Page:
Well, another liberal gets fired for saying bad things about a conservative. I browsed a couple of right-wing blogs that covered this, and they said "Oh sure, he has a right to free speech, but that doesn't mean speech has no consequences."
Which brings to mind another issue that has been bugging me. Politicians today -- the Bush administration and Republicans especially -- lie and lie and lie. They lie about what they're going to do (see: New Orleans, rebuilding, Bush promises thereof, vs. reality), they lie in order to get what they want (see: Iraq, weapons of mass destruction, lies about), they lie about their opponents (see: "If you elect John Kerry, you'll all DIE!"), they lie about reality ("Iraq is TURNING A CORNER!" -- about ten dozen corners over the past few years, by my count), they just lie like other people breathe.
The problem is that with all this bullshit flying around, the public has a damnably hard time shoveling all the cow dung aside to find the grains of truth underneath. All these lies are toxic to representative democracy, since it becomes impossible to figure out who'll do the best job as dog catcher, mayor, or President short of spending massive amounts of time shoveling through all this bull crapola to figure out what the real deal is.
So, applying right-wing logic, I have a proposal: You have the right to tell all the lies you want to tell, but if you do, then you get fired from your job as a politician. Call it the "Truth in Politics Act of 2007". Tell a lie in any public forum (i.e., not to your family or close friends), and you're automatically disqualified from political office -- forever.
A co-worker from India says, "but who decides what is a lie or not?". He points out that in his nation, whoever bribes the Truth Commission with the most money is found to be telling the truth. Well, we have a whole court system devoted to that sort of thing. Any prosecutor in any state of the nation will be allowed to present a case to a grand jury alleging violation of the Truth in Politics Act of 2007. If the grand jury agrees that there is a case, then it goes to trial. At trial, what the prosecutor has to do is prove to a jury that the person involved a) said something that was not true in a public forum, and b) was either negligent (i.e., made no effort to detirmine whether what he said was true) or deliberately did so. All the normal rules of evidence, subpoena power, etc. apply. This isn't some kangaroo court "ethics committee" thing, this is the real deal. And if a jury of ordinary Americans decided that politician X lied, that's it. He is immediately removed from office, and forever barred from holding office again.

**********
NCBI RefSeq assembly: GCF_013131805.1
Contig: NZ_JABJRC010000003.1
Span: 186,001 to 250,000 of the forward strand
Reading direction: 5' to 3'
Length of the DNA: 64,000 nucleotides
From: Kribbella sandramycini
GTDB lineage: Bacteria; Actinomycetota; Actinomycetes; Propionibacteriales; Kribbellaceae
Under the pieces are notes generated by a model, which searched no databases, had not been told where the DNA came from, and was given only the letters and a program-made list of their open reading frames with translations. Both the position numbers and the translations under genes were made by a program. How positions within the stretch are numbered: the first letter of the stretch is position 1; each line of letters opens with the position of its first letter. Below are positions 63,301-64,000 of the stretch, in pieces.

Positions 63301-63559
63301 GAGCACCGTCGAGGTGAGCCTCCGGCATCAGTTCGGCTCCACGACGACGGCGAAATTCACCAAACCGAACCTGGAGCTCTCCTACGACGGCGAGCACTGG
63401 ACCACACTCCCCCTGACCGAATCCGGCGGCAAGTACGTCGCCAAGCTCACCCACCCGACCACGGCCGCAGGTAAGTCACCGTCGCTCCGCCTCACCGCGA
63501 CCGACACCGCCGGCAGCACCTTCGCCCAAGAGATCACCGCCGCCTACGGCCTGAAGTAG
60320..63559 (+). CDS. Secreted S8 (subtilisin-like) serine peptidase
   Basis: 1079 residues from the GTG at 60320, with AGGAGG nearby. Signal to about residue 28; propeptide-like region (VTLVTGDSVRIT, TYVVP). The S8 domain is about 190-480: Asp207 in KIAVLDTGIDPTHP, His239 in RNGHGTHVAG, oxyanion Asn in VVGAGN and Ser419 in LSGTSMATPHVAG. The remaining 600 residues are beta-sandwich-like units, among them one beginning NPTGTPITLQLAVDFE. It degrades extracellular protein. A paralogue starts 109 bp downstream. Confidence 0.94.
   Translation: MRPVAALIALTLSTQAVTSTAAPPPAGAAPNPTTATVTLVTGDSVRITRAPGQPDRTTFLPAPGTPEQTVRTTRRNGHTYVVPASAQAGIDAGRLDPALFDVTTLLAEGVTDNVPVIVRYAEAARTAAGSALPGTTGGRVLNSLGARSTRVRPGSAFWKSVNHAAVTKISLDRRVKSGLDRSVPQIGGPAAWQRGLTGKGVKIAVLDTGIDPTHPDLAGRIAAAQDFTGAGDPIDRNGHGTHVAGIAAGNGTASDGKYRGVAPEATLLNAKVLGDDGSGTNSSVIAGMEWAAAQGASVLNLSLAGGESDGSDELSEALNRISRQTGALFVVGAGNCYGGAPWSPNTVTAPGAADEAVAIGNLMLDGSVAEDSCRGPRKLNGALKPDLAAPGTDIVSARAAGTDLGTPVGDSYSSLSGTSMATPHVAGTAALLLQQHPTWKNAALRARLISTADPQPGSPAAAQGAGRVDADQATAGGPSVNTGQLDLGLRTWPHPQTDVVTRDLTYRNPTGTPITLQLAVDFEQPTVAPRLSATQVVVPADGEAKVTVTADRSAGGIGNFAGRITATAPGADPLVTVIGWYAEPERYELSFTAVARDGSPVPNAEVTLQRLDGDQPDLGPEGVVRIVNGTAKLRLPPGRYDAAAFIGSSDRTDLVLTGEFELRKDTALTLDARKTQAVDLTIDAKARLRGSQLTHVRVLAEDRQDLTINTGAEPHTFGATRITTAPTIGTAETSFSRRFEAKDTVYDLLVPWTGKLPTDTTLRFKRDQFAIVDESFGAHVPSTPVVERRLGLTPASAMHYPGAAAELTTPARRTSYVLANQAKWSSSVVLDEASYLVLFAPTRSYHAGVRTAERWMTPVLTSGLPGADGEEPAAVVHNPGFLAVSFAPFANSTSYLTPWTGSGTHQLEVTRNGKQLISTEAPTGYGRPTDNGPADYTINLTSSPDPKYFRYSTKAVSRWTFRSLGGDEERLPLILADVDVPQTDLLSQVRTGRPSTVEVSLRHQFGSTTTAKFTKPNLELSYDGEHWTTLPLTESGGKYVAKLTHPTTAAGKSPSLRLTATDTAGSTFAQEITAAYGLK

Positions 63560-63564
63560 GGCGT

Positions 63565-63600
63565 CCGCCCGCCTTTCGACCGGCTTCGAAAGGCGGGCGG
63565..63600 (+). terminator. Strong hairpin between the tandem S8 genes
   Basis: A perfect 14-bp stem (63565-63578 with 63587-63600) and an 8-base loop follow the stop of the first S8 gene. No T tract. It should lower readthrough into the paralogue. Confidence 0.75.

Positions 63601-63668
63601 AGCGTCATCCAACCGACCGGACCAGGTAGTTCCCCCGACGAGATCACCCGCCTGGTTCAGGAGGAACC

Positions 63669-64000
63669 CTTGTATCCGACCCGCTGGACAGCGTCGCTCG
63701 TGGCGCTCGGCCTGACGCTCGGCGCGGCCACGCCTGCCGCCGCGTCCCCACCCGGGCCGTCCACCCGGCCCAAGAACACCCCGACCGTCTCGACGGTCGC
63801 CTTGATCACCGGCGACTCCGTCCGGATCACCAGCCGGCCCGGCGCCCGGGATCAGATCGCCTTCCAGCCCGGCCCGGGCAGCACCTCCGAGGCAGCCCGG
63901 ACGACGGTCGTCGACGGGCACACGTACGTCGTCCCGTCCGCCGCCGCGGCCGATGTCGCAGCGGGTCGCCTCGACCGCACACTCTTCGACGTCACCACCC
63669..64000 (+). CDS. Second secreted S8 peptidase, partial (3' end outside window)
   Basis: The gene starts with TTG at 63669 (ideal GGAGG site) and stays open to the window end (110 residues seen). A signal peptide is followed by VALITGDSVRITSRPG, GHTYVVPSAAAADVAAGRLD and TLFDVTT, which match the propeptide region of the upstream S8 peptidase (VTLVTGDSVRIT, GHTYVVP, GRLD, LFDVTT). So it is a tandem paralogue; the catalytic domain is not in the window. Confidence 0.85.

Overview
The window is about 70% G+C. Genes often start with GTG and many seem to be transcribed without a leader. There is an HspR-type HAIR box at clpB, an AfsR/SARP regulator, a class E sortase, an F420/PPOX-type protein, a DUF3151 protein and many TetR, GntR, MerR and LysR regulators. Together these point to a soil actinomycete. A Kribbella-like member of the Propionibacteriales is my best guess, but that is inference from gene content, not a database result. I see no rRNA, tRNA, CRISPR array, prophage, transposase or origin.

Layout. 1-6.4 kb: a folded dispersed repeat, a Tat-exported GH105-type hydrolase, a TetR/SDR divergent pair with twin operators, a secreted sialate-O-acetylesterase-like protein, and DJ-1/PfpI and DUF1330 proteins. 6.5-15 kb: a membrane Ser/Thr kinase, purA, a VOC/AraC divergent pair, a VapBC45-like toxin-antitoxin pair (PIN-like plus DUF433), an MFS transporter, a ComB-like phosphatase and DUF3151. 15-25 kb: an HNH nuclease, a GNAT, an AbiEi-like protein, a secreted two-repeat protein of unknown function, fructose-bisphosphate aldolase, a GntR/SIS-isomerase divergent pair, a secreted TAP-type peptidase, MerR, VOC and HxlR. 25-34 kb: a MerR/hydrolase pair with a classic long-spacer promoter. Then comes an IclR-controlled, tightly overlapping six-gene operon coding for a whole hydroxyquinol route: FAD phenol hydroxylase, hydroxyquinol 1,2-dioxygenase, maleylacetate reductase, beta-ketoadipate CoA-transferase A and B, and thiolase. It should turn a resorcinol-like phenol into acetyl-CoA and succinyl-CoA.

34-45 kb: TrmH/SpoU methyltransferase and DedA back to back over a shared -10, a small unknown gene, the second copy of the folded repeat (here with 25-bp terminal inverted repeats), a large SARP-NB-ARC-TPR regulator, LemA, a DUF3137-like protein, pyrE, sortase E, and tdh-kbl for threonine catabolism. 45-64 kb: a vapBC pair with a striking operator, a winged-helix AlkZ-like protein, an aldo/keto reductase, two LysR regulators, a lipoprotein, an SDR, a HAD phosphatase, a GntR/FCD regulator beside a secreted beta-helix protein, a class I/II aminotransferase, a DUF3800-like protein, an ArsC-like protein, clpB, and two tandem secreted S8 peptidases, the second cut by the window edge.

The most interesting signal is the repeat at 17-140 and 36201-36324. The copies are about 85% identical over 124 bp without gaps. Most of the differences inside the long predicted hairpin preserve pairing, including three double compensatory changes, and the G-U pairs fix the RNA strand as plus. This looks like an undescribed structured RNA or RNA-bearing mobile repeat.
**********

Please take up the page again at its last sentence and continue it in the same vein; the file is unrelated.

Now obviously, this could be abused, so we might want to have some checks and balances here. For example, if the jury rules that the prosecutor brought the case fraudulently or in bad faith in order to harass a politician or, worse yet, immunize a politician from being prosecuted again for a particular lie, it is the prosecutor, not the politician, who loses his job and is barred from public office forever. The jury then has the option to dismiss the case with or without prejudice (legal terms meaning, "the politician is found not guilty and cannot be tried again" and "the politician can be tried again by a prosecutor who isn't misbehaving").
Of course, the other problem is that politicians today employ proxies in order to avoid themselves being tarred as liars. For example, the Bush campaign, via one of their major campaign contributors, employed the "Swift Boat Liars For Truth" to lie about John Kerry's war record, rather than themselves lie about John Kerry's war record. I am accepting suggestions about what to do about that problem. But given that the people who employ liars generally are liars themselves, it's arguable that this situation would remedy itself over time -- lying politicians would go the way of the dodo bird, and thus their lying proxies would end up the same way.
It won't happen, of course. Our political system is based upon lies, the first lie being that it is a democratic system. But hey, a penguin can dream, eh?
-- Badtux the Dreaming Penguin